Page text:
How is photoelectron energy related to excitation wavelength?

How is photoelectron energy related to excitation wavelength?


2 Answers

Vijay Luxmi Askiitiansexpert
357 Points
13 years ago

A photoelectron is an electron that is ejected from a substance (most often an alkali metal) after it absorbs electromagnetic radiation. In this case, shining violet light on cesium causes ejection of electrons. Some of the energy of the light goes into jarring the electron free of the metal; the rest appears as kinetic energy of the electron:

= energy to pull
one electron
out of metal
+ kinetic energy
per ejected
h = h0 + h(-0)
where is the frequency of the incoming light, and 0 is the threshold frequency for the metal (cesium in your problem). You'll have to look up that threshold frequency to complete the problem.

ashish kumar
17 Points
13 years ago

Dear Ravi,

Photoelectron energy refers to the kinetic energy of the electron emitted from the metal surface on being excited by the photons of required wavelength.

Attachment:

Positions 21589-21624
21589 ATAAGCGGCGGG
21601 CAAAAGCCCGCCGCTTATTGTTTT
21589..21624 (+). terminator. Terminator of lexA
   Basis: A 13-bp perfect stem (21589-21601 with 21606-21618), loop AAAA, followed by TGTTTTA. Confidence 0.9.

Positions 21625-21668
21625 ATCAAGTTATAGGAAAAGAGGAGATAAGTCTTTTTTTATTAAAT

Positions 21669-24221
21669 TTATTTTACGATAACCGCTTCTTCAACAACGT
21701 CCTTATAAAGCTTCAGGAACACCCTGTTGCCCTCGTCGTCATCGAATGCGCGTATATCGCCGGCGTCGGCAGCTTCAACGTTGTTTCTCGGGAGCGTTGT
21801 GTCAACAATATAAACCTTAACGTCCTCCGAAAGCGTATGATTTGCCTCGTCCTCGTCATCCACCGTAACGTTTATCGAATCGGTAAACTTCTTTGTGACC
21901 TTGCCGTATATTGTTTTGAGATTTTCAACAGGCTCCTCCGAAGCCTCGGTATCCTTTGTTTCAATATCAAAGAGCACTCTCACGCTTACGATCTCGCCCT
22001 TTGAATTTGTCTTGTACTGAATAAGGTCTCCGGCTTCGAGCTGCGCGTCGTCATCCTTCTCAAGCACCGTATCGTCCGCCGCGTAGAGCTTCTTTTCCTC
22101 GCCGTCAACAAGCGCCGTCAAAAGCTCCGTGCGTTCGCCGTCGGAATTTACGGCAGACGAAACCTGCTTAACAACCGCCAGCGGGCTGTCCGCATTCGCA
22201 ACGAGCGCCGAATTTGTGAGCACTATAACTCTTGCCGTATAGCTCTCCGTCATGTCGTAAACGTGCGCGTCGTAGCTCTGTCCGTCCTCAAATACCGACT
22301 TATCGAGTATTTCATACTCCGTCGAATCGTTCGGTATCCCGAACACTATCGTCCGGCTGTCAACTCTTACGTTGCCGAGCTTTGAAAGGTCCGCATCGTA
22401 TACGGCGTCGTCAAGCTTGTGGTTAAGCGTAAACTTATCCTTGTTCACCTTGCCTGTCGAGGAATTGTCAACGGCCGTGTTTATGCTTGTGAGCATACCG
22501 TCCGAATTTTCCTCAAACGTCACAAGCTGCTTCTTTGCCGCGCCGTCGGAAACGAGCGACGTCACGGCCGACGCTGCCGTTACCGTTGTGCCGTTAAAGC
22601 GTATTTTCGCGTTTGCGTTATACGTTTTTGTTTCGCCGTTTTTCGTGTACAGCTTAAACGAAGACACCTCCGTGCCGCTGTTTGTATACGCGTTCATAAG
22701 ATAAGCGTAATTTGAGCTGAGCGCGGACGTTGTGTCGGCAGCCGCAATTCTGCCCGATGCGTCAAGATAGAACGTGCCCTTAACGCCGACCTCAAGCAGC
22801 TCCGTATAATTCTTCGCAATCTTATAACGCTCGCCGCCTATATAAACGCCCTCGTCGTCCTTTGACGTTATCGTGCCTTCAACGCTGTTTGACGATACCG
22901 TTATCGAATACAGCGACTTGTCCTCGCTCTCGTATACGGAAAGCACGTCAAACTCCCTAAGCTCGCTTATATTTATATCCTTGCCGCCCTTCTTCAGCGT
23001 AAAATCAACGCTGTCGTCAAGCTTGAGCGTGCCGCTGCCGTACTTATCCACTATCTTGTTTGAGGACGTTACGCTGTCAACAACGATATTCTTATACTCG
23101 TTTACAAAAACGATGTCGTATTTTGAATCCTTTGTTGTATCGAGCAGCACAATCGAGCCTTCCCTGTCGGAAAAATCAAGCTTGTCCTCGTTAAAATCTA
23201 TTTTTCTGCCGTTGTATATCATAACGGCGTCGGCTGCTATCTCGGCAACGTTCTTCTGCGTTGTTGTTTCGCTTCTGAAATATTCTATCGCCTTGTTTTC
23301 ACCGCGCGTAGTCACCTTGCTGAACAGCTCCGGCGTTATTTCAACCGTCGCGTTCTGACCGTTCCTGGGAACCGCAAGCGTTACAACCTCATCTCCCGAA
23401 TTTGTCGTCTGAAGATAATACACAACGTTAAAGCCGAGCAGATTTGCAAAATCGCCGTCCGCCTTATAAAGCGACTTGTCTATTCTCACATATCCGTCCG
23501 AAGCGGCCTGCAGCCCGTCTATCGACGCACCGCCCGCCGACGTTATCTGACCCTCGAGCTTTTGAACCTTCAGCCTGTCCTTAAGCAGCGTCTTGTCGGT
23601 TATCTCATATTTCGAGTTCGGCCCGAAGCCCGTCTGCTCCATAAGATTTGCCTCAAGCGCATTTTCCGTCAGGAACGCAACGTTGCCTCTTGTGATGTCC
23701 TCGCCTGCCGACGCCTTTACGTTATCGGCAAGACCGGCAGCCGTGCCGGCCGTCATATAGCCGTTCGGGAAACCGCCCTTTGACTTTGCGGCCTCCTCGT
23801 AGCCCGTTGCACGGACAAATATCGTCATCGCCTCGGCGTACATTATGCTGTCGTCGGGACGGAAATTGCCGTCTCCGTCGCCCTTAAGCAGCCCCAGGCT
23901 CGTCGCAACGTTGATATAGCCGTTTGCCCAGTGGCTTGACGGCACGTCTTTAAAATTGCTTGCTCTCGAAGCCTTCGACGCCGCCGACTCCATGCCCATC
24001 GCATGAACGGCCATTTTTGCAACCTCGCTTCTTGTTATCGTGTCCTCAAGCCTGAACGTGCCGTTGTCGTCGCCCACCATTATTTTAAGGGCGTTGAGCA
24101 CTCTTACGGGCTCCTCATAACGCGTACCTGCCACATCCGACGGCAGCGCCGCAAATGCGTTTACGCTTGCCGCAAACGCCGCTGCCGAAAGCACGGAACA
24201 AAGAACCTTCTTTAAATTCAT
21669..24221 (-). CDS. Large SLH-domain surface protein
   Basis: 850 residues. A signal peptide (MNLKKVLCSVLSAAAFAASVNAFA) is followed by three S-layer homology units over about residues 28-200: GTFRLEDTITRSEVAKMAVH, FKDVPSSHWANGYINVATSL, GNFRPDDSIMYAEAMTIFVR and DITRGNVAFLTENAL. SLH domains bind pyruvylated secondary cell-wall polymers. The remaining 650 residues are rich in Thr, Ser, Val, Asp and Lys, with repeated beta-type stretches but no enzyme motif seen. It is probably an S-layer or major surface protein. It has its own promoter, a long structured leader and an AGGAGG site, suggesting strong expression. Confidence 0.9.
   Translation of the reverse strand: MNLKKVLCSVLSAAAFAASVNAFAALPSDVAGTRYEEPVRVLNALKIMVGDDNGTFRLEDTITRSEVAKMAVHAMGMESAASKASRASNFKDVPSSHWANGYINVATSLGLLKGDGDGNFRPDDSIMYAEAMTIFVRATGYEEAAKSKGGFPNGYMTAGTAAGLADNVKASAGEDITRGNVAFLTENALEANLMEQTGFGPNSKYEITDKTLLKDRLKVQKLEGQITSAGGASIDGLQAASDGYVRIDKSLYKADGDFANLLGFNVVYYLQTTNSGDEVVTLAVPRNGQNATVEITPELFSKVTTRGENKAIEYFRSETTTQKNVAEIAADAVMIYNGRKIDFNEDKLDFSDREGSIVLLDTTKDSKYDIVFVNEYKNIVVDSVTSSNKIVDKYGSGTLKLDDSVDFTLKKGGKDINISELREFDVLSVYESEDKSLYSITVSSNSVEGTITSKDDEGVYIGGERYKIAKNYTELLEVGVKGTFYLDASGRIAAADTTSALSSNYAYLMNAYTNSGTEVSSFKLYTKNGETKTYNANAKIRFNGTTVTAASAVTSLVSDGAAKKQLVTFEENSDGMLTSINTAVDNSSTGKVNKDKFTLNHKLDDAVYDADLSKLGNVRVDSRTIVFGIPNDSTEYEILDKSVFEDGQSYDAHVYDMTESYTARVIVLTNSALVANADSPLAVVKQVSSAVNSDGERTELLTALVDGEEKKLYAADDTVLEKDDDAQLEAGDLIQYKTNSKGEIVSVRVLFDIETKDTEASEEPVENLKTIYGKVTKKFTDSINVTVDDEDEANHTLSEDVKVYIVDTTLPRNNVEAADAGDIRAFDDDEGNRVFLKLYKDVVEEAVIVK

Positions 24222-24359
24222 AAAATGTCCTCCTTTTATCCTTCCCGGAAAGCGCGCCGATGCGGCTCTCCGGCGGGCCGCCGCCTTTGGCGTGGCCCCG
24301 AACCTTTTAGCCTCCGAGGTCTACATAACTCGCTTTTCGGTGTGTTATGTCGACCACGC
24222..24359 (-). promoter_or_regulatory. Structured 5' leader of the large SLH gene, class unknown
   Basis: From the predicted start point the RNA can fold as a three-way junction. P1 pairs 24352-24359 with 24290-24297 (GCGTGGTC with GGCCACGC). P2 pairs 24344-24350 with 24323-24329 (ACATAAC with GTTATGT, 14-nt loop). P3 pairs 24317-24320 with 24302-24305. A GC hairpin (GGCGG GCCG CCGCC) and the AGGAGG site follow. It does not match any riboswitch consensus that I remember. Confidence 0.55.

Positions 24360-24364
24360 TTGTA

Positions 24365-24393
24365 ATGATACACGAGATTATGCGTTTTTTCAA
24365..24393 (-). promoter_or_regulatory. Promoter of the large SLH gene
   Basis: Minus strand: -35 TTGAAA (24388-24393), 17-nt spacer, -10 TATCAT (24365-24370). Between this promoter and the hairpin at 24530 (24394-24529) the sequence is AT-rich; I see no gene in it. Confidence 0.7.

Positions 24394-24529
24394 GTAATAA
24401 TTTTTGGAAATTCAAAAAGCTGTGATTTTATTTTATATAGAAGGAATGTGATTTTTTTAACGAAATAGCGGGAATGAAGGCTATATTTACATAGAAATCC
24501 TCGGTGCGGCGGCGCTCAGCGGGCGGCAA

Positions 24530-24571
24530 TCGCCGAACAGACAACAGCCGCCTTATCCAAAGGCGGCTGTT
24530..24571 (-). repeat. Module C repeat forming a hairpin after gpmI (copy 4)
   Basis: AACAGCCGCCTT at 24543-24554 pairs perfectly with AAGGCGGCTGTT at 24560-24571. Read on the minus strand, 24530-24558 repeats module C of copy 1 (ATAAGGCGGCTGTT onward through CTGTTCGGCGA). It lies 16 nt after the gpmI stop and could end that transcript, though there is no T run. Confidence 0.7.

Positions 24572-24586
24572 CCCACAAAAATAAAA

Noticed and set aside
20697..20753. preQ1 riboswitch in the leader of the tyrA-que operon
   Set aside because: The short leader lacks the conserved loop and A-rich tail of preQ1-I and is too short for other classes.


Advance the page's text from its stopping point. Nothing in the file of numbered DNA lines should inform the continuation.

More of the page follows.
According to Einstein,

                                      hc / = ø + KE

where h = planks constant

             c = speed of light

             = wavelength of the incident photon .

             ø = work function of the material.

             KE = kinetic energy of photoelectronsA

Therefore on increasing the excitation wavelength energy of the incident photon decreases and hence the photoelectron energy decreases i.e. photoelectron energy is inversely related to excitation wavelength.

Thank you.

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